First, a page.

Handwriting translates life into words—at its best it seems to portray the writer’s state of mind, even their physical prowess. While one hand demonstrates a steely confidence another might reveal a state of abject perplexity. I’m not saying every hand tells an obvious story, I’m just saying handwriting fonts can be alive in ways conventional typefaces are not.
I’m am particularly attracted to antique handwriting—I think folks a century ago had more expressive handwriting because they used handwriting like we use keyboards—if you’re writing all the time, it’s easy and fluid. We type, they wrote. We read screens, they scratched ink into paper. Today, because we see handwriting less often than in years past, I think too, using it can be that much more impactful.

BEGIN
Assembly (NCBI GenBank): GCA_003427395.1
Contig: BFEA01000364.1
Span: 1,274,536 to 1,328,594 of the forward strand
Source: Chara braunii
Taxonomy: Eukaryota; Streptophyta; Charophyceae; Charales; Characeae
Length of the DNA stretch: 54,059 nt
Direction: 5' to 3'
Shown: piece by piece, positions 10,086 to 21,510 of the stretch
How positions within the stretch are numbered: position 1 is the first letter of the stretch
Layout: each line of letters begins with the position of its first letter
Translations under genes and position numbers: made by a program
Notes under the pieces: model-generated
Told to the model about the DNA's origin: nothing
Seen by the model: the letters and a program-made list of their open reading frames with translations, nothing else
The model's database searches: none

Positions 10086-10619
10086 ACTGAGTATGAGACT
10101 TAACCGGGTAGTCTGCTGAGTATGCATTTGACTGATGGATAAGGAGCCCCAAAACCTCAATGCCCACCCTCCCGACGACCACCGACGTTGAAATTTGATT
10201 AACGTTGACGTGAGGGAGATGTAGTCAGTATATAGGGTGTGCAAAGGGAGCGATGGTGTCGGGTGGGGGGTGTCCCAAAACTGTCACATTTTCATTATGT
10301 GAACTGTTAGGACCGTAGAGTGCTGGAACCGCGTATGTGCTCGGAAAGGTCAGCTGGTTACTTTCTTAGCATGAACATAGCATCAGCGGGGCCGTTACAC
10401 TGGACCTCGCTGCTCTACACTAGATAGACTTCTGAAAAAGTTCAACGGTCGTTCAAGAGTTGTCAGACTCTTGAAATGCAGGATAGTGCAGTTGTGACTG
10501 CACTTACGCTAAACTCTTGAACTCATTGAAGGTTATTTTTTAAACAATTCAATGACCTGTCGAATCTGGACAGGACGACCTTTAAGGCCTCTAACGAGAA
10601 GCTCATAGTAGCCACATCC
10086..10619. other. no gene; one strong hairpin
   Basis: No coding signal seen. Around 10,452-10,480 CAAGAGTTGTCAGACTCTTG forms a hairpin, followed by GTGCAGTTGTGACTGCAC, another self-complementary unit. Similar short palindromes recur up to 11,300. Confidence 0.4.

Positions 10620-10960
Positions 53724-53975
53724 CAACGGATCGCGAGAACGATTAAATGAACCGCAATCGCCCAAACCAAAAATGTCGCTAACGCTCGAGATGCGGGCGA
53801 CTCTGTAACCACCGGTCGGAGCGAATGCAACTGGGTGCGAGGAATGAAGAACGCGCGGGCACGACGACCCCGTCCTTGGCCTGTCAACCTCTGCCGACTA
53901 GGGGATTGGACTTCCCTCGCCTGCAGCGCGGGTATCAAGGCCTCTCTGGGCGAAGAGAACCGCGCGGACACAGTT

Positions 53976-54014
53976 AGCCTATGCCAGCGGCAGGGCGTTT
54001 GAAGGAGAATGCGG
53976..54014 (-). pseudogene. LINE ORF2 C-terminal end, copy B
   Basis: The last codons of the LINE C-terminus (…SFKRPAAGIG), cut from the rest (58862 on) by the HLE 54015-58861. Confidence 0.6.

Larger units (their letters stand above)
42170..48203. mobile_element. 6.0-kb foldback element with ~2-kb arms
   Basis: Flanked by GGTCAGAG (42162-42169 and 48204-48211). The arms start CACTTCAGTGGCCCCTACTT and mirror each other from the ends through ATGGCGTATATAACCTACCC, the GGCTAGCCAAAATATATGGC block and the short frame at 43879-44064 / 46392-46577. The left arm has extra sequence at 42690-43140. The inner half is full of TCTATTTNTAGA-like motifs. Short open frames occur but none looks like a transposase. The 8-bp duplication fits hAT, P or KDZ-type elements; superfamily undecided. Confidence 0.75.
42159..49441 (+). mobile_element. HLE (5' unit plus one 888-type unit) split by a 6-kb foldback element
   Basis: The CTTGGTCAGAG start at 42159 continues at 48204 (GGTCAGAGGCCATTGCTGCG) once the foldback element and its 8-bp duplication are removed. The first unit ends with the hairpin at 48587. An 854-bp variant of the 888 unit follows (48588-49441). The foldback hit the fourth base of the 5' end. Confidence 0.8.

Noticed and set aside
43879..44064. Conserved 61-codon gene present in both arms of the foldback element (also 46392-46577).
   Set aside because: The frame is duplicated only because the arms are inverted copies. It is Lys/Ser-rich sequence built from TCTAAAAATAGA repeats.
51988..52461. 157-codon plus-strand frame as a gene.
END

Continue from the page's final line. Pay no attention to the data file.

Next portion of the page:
If you appreciate what I’m saying, I urge you to take a look at the handwriting typefaces Brian Willson has developed from handwritten examples he has studied. The length and breadth of his accomplishment is impressive—he has studied, selected, refined, and composed hundreds of individual characters and calculated the interplay of thousands of character combinations to produce typefaces so demanding they appear effortless.
A sampling of Willson’s typefaces from MyFonts.com:
An example of the samples from which he works:
And the result:
Willson is also the author of “The Antique Penman,” an occasional blog that offers a wide, interesting perspective on the subject of antique type and handwriting: